25. 25. MANAGEMENT OF HEADACHES 151 75 mg, opioids such as tramadol 50–100 mg IM or butorphanol 1–2 mg IM. Specific antimigraine drugs such as ergotamine, DHE and the triptans are also effective in aborting the acute attack. Antiemetics such as metoclopramide may also be useful. All the oral triptans appear to be equally effective. Sumatriptan by nasal spray or by subcutaneous injection may be faster acting. DHE appears to be less effective. Tramadol, although frequently used, is not particularly effective. Combinations such as acetaminophen, aspirin, and caffeine may be useful in mild cases. Opiate analgesics including nasal butorphanol appear to be more effective than oral opiates. Corticosteroids IV plus antiemetics are reasonably effective. Doses 1. DHE 1 mg IM to be repeated after every 1 h (maximum up to 3 mg). Nasal spray of DHE (maximum up to 2 mg). 2. Triptans – Drugs of choice due to their safety profile. Sumatripan is available as injection, tablets and nasal sprays (50–100 mg orally) zolmitriptan nasal spray (2.5–5 mg). Preventive Treatment of Migraine Prophylactic drugs are indicated when patients have three or more severe migraine attacks a month and symptomatic medication alone is not satisfactory. Preventive treatment is taken on daily basis, whether or not the patient is having an attack of migraine. The response to preventive treatment is unpredictable. Nonpharmacological treatments such as acupuncture, relaxation training and biofeedback have also been found to be effective in select group of patients with migraine. The six main classes of drugs that may be used as prophylactics are as shown in Box 10.3. Tension-Type Headache It is characterized by pain that is mild to moderate in severity, bilateral in distribution, pressing or tightening in quality and not accompanied with any neurological sign. There is evidence of sustained contraction of pericranial muscles in majority of patients with tension-type headaches. Treatment strategies are aimed at treating an acute episode as well as prophylaxis of chronic headache (Box 10.4). Cluster Headache Cluster headache is a well-defined neurovascular entity occurring in both episodic and chronic varieties. The attacks are extremely intense and of short duration, occur unilaterally and are accompanied by signs of autonomic dysfunction. II. CHRONIC PAIN SYNDROMES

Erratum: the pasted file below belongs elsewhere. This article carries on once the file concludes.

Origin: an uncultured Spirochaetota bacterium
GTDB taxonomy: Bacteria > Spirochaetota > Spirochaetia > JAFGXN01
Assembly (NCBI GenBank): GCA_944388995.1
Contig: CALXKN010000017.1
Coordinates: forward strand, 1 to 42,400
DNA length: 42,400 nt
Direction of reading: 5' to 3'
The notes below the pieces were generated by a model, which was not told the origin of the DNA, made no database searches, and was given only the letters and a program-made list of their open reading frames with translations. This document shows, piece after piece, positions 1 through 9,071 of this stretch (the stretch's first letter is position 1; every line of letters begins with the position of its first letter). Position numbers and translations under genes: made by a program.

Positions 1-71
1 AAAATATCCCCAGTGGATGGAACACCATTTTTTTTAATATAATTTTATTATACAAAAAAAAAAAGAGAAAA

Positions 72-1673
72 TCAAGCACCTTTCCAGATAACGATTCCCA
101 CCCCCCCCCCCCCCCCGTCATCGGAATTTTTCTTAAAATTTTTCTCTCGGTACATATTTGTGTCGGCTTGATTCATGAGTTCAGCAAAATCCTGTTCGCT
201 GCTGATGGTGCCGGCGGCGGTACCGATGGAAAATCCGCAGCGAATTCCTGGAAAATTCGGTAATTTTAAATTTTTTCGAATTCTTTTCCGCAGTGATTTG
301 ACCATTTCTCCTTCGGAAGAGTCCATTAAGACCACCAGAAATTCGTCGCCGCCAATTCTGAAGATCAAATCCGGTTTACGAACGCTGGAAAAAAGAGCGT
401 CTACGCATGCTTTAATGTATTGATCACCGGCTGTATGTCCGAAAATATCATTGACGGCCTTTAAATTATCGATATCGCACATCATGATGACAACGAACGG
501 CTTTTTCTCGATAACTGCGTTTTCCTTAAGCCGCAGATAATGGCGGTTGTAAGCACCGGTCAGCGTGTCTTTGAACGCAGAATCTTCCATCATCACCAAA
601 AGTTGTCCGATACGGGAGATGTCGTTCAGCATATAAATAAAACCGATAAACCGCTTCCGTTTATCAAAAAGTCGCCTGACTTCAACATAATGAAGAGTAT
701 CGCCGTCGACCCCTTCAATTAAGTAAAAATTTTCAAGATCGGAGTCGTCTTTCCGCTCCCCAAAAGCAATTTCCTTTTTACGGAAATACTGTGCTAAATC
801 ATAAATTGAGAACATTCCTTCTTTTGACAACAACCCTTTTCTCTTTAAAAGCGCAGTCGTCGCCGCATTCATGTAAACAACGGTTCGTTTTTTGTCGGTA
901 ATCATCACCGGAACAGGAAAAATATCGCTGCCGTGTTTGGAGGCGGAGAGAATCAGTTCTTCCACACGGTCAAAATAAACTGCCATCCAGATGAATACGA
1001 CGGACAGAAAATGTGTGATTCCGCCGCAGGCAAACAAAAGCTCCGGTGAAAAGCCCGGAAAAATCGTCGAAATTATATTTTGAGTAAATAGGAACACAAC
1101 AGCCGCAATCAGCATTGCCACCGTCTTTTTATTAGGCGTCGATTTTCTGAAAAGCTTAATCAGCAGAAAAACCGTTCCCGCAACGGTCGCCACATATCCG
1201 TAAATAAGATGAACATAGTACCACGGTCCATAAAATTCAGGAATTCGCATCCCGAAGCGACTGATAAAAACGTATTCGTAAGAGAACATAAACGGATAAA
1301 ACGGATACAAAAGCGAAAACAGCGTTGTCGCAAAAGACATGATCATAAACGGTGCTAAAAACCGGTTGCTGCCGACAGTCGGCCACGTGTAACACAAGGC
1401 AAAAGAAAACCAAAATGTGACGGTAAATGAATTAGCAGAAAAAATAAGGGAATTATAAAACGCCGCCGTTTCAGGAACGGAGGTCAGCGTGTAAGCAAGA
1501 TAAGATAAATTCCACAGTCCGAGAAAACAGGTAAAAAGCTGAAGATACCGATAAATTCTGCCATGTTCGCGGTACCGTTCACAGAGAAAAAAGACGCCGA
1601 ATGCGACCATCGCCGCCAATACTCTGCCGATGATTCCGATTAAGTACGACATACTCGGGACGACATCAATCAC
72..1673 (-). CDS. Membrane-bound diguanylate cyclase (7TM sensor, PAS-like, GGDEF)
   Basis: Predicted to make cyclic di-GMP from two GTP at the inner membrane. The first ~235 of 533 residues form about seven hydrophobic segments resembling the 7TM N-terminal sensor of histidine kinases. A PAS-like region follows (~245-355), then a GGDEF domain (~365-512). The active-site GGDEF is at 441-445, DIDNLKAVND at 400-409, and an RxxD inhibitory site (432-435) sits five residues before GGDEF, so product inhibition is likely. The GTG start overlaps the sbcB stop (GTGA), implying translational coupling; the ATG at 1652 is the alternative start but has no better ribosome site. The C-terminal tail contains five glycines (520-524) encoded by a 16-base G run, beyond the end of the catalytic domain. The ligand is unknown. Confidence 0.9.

26. 26. 152 10. HEADACHE BOX 10.3 CLASSES OF DRUGS USED IN THE P R E V E N T I V E T R E AT M E N T O F MIGRAINE Class/Substance Beta-adrenoceptor antagonists Adverse events Propranolol: 80–160 mg/day Metoprolol: 100–200 mg/day Atenolol: 50–100 mg/day Calcium channel antagonists Bradycardia Hypotension Sleep disturbance Flunarizine: 5–10 mg/day Sedation Weight gain Bradycardia 5-Hydroxytryptamine antagonists Cyproheptadine: 4 mg tablet × 2–4 per day Methysergide: 1–2 mg × 1–3 per day Nausea Sleep disturbance Peripheral Vasoconstriction Antiepileptics Sodium valproate: 300–600 mg × 1–3 per day Nausea, vomiting Tremor Weight gain/loss Divalproex sodium 250–1000 mg/day Topiramate 25–100 mg/day Hepatotoxicity Thrombocytopenia Tricyclics Amitriptyline: 10–100 mg/day (bedtime) Sedation Dry mouth Constipation Urinary retention Postural hypotension NSAIDs Naproxen: 250–500 mg × 1–2 per day Abdominal pain Nausea Headache Tinnitus II. CHRONIC PAIN SYNDROMES